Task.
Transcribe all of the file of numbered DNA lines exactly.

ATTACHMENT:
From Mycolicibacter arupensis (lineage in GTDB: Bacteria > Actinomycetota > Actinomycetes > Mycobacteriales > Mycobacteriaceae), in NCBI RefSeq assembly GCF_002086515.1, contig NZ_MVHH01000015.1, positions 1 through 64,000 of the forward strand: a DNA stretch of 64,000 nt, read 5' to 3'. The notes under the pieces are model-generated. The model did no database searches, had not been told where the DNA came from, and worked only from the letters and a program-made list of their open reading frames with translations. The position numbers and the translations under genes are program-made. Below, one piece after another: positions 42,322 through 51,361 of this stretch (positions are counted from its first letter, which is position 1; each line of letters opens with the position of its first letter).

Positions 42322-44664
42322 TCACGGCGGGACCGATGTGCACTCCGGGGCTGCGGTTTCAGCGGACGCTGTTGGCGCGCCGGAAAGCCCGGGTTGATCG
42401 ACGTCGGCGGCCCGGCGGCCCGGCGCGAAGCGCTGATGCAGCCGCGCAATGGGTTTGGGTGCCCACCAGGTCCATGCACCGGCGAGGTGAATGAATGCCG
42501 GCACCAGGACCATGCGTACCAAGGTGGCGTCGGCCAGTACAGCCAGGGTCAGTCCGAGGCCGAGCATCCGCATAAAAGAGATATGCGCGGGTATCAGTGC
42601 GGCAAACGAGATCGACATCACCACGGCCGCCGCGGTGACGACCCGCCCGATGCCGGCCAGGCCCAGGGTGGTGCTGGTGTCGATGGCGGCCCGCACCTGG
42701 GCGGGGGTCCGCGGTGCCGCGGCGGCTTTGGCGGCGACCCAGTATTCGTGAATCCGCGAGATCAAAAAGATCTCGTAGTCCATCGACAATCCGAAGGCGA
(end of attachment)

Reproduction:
From Mycolicibacter arupensis (lineage in GTDB: Bacteria > Actinomycetota > Actinomycetes > Mycobacteriales > Mycobacteriaceae), in NCBI RefSeq assembly GCF_002086515.1, contig NZ_MVHH01000015.1, positions 1 through 64,000 of the forward strand: a DNA stretch of 64,000 nt, read 5' to 3'. The notes under the pieces are model-generated. The model did no database searches, had not been told where the DNA came from, and worked only from the letters and a program-made list of their open reading frames with translations. The position numbers and the translations under genes are program-made. Below, one piece after another: positions 42,322 through 51,361 of this stretch (positions are counted from its first letter, which is position 1; each line of letters opens with the position of its first letter).

Positions 42322-44664
42322 TCACGGCGGGACCGATGTGCACTCCGGGGCTGCGGTTTCAGCGGACGCTGTTGGCGCGCCGGAAAGCCCGGGTTGATCG
42401 ACGTCGGCGGCCCGGCGGCCCGGCGCGAAGCGCTGATGCAGCCGCGCAATGGGTTTGGGTGCCCACCAGGTCCATGCACCGGCGAGGTGAATGAATGCCG
42501 GCACCAGGACCATGCGTACCAAGGTGGCGTCGGCCAGTACAGCCAGGGTCAGTCCGAGGCCGAGCATCCGCATAAAAGAGATATGCGCGGGTATCAGTGC
42601 GGCAAACGAGATCGACATCACCACGGCCGCCGCGGTGACGACCCGCCCGATGCCGGCCAGGCCCAGGGTGGTGCTGGTGTCGATGGCGGCCCGCACCTGG
42701 GCGGGGGTCCGCGGTGCCGCGGCGGCTTTGGCGGCGACCCAGTATTCGTGAATCCGCGAGATCAAAAAGATCTCGTAGTCCATCGACAATCCGAAGGCGA